Sydney M, Robbinsville, NJ
A: School work in History and Library Science are both valuable for someone who wishes to be an archivist. I majored in History as an undergraduate, and then did my graduate work in library science. There are many colleges which have library programs leading to a master’s degree.
Katie, Oshkosh, Wisconsin
A: The 1941 strike by Disney animators came before the U.S. entered World War II. Starting on May 29, it only lasted 5 weeks. The output of the Disney Studio continued despite the strike.
Brian Martin, Conroe, Texas
A: The item you have is an infringement of the company’s copyright, produced for sale at flea markets in the 1970s. It was created using illustrations that had been printed in books of the era, and was done without the company’s permission. Some have turned up attached to small fire extinguishers.
Stephen, Saugus, Massachusetts
A: The Disney company does not have an official vision statement, but Disney CEO Robert Iger has stated that his vision for the company focuses on three fundamental pillars: generating the best creative content possible; fostering innovation and utilizing the latest technology; and expanding into new markets around the world.
Kimberly, New York, New York
The Walt Disney Archives has a large collection of Kem Weber’s designs. You can contact the Archives at Disney.Archives@disney.com
Q : My question concerns the early Disney artist Henry Lyon Porter (1900–1951). Hank Porter was born and raised around here in Albion, New York, one of the Erie Canal towns near my suburban Rochester home. I am attempting to gather biographical information about Hank Porter's career at the early Disney Company which began in 1936 with his Disney hiring and move from Buffalo, New York, to Glendale, California, and concluded in October 1951 at Mr. Porter's untimely passing, sadly, due apparently to degenerative chronic ailments. I am aware that Hank Porter—who had an office in the Disney promotions department—was Mr. Disney’s “go-to guy” for original cartoon character designs (and, in some cases, redesigns.) For example, supposedly, Hank Porter is responsible for the redesign on Dick Lundy and Fred Spencer’s originating design for Donald Duck.
My aim, my goal, is to write a detailed monograph, consisting of several pages of biographical information about Hank Porter’s particular workdays at the Disney Company (1936–1951). During World War II, Hank Porter and his Disney colleague Big Roy Williams (who would be a on-screen cast member of The Mickey Mouse Club in the 1950s) created original character designs for the U.S. Military Insignias. One Hank Porter mascot/ insignia supposedly caught the approving eye of General Claire Chennault for his “Flying Tigers” squadron of military transport planes which flew the Pacific and into Southeast Asia. General Chennault gave special commendations to Hank Porter and Roy Williams for their “Flying Tigers” insignia design.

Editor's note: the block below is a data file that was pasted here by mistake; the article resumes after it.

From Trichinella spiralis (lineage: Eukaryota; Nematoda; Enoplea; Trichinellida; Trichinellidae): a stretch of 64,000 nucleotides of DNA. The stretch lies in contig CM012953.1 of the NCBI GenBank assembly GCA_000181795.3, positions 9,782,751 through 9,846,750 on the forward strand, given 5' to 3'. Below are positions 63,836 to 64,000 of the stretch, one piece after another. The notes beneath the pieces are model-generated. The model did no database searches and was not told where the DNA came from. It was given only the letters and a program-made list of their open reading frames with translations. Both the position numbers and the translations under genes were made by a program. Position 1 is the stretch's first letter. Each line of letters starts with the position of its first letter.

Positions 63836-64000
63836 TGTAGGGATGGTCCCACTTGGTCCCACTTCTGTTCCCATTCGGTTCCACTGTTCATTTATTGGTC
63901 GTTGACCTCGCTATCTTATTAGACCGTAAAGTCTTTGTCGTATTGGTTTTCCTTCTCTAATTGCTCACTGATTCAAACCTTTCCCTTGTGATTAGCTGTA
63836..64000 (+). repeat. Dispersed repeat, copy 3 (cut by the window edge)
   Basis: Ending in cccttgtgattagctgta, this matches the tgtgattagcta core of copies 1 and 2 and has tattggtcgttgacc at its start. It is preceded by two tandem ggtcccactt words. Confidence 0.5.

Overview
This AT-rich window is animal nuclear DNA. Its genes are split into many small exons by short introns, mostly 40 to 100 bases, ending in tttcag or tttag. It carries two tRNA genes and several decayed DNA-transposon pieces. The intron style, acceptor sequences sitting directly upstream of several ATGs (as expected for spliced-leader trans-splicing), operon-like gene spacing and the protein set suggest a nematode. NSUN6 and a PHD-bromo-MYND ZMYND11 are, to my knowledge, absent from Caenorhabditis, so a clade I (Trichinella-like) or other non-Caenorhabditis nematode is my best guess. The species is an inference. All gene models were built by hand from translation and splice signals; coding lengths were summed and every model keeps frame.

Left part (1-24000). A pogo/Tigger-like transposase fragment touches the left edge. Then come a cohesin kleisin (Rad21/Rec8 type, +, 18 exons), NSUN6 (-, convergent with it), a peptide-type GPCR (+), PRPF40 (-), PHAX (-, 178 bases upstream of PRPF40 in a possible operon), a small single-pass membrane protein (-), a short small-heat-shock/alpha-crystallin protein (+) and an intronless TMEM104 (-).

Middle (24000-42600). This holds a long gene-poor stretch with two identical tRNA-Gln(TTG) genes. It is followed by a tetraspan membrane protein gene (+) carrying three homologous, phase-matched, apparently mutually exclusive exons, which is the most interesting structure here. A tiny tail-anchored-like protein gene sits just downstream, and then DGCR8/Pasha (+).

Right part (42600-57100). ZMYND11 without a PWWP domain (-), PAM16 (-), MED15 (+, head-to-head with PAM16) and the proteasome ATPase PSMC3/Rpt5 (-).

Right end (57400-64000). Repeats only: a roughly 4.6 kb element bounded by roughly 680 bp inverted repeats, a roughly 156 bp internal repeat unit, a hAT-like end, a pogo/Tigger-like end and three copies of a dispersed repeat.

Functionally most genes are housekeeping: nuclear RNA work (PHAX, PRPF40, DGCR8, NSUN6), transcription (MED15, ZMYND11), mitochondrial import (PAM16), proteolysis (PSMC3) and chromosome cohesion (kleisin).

Mark, Rochester, New York
A: We cannot add much to what you already know about Porter. After he was hired at Disney in 1936 as a publicity artist, he penciled and inked several of the Disney Sunday comic pages for newspapers (from 1937–40). With the coming of World War II, he designed insignias for over 1,000 military units.
Eury, Groton, CT
A: Disney designed over 1,200 insignias for various military units (including submarines) during World War II. One book which pictures many of them is Donald Dons Dogtags (1992); perhaps you will be able to find a copy. There have not been any books that have published illustrations of all of the Disney-designed insignias.
Michael, Beverly Hills, California
A: We appreciate your offer, but Disney does not acquire artifacts of Anaheim history. Have you tried the Anaheim Museum?
Jose, Kissimmee, Florida
A: Those names are incorrect; there are no official names associated with those characters.